Chock, Zuerlein step out in front in Cleveland

Junior Grand Prix Final champs take lead with their Paso Doble



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By Lynn Rutherford, special to
(01/19/2009) - For the second time on Monday at the 2009 AT&T U.S. Figure Skating Championships, skating fans were treated to the pulsing beat of the Paso Doble -- "double step" in Spanish -- a compulsory dance based on the entrance music of the toreador, or bullfighter.

Madison Chock and Greg Zuerlein, who won the Junior Grand Prix Final in December, took the lead with 32.90 points, just 0.92 ahead of training mates Maia Shibutani and Alex Shibutani. Both teams head the field of 14 junior ice dance couples.

"It felt a little shaky on the second side of the second pattern," Zuerlein said. "Other than that, it went well."

Chock felt competing at the Final, held in Goyang City, Korea, gave them a big boost.

"It was an amazing experience just going to Korea and being part of it all," she said. "Winning was just the cherry on the top."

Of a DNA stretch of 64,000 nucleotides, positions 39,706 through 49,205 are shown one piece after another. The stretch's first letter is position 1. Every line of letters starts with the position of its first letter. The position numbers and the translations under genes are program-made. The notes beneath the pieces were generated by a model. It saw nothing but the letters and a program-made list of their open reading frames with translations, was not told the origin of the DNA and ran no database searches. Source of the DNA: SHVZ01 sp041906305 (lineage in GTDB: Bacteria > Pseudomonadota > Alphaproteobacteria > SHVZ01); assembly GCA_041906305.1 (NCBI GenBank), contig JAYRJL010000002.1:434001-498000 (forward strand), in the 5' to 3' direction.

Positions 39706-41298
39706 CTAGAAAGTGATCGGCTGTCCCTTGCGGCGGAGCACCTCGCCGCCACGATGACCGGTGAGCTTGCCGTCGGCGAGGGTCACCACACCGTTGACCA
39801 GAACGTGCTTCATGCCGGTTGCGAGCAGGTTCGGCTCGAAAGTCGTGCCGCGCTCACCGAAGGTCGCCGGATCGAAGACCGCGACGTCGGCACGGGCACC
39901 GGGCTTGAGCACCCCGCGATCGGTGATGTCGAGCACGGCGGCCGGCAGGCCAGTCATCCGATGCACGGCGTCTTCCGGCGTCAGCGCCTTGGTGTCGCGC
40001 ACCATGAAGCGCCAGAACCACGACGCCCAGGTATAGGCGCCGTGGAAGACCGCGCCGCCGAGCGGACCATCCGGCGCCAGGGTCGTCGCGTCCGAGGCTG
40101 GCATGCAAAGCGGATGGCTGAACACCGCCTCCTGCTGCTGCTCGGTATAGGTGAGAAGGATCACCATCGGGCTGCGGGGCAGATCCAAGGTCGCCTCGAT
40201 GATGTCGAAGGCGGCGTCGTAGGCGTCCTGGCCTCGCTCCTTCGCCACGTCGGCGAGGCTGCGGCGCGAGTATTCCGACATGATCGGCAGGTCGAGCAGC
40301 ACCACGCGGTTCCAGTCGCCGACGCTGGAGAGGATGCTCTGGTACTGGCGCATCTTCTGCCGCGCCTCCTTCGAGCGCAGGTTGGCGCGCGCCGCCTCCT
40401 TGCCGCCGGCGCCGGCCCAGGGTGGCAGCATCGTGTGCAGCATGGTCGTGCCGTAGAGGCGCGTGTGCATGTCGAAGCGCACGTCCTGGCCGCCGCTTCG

"Since the senior and junior events were combined this year, we got the chance to see all of the skaters we really look up to," Zuerlein added. "The fans there were amazing; every event was pretty much packed."

The Shibutanis' speedy, precise Paso captured second with 31.98 points.

"We haven't really competed this dance a lot, but I think we skated it with a lot of confidence," Alex Shibutani said.

Both Chock and Zuerlein and the Shibutani siblings train in Canton, Mich., under Igor Shpilband and Marina Zoueva. The Shibutanis also competed in Korea, placing fourth.

Colorado Springs-based Piper Gilles and Zach Donohue, who have skated together less than eight months, took third with 29.50 points despite a slight misstep.

"At the start, I kind of stumbled and lost my footing," Donohue said.

"It was a shaky beginning to the Paso. I don't think we were expecting that, but we made a good recovery," Gilles said.

Gilles, who missed the JGP Final with an injury to an adductor tendon, is grateful just to be in Cleveland this week.

"I'm still not 100%, but it's good enough to push through," she said.